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Posted October 8, 2012

Book: The Voice of Vatican II: Words for our church today
Author: Peter A. Huff, Ph.D.
Liguori, Liguori Missouri. 2012. pp. 80

An Excerpt from the Jacket:

In this introduction to the message of Vatican II, author Peter Huff pictures the council documents as a great "cathedral of ideas." The book guides the reader through the sixteen principal documents --- from the cathedral's altar, the Constitution on the Sacred Liturgy, all the way to its massive door, the Pastoral Constitution on the Church in the Modern World.

"The pilgrim departs a great cathedral rejuvenated," Huff writes, "What awaits the sincere reader of the Vatican II texts is a life-changing encounter with the living Church and the Church's living Lord."

An Excerpt from the Book:

Lay People

Vatican II's final decree on service and vocation completes our tour of the nave, the cathedral's great midsection. Its topic --- the laity from (from the Greek word, laos, "people") --- sets Vatican II apart from all other councils in Christian history. No other council has ever given so much and so positive attention to the role of lay people. According to the Decree on the Apostolate of the Laity, every baptized Catholic is a full member and a responsible member of "God's own people" (1 Peter 2:9)

The council's appreciation for the lay apostolate is one of its most distinctive features. An emphasis on the mission of lay people characterized Vatican II from the beginning. Early enthusiasm regarding "active participation" in the liturgy (SC14) was a sign of more to come. Lumen Gentium's sections on "The People of God" and "The Laity" celebrated the dignity of the "common priesthood of the faithful" (LG10), the family as a "domestic Church" (LG11), the laity's sense of the faith (LG 12, 35), and the "special vocation" of the laity to be the "salt of the earth: (LG33). Laymen and women served as auditors at the council, and Vatican II was the first council in history to invite a lay speaker to address the assembly.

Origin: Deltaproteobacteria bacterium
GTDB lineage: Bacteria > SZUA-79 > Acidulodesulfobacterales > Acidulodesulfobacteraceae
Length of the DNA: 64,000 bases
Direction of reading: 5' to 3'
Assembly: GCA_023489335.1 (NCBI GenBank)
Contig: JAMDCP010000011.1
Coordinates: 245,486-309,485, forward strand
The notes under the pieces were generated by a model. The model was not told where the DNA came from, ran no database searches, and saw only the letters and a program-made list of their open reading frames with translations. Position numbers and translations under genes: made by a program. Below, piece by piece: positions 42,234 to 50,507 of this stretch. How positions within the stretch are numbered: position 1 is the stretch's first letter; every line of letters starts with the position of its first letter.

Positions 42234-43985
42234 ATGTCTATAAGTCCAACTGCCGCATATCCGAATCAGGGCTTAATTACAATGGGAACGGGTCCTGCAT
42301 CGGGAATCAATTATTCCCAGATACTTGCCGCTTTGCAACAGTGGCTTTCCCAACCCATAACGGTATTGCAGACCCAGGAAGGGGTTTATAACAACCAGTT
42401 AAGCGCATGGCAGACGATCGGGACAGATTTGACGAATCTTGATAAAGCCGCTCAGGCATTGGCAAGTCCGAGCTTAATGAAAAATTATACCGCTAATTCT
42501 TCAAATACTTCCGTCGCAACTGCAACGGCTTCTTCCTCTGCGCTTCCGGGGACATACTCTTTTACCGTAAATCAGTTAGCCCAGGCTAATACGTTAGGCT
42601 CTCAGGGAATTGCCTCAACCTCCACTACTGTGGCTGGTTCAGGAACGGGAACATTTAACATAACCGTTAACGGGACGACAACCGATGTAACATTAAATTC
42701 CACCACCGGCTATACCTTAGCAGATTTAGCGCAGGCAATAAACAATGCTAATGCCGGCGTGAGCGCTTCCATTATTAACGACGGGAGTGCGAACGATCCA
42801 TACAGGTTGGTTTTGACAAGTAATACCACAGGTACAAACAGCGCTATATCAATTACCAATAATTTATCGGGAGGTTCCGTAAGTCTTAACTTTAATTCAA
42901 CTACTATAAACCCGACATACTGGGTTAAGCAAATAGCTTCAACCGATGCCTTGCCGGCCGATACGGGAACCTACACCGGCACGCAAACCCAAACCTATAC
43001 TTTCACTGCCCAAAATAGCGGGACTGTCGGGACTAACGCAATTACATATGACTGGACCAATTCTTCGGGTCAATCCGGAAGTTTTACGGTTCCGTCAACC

The council's Decree on the Apostolate of the Laity challenges conventional notions of lay responsibility. Catholic folklore reduces the layman's obligations to three: pray, pay, and obey. The decree sets a much higher standard. It links the lay disciple directly to the threefold task of the Savior: the "priestly, prophetical and kingly office of Christ" (AA2). Lay people possess the "right and duty to be apostles: (AA 3). Their mission is the mission of the Church: to take Christ into the world. Lay people should participate in, and in some cases lead, the world. Lay people should participate and in some cases lead, the Church's work in education, evangelization, apologetics (defending the faith), and the "renewal of the temporal order" (AA7). As believers and citizens, they should always be guided by a "single conscience, a Christian conscience" (AA5) and should never become "slaves" of modern science and technology (AA7). Male and female, young and old, married and single, all Catholics are invited to think creatively about their potential as "messengers of Christ" in the world (AA 14).

Table of Contents:

The story of Vatican II

The renewal of Catholic worship

Revelation of the living God

The revival of Catholic identity

Catholic ministry and vocation

The church and the world

The church in mission and dialogue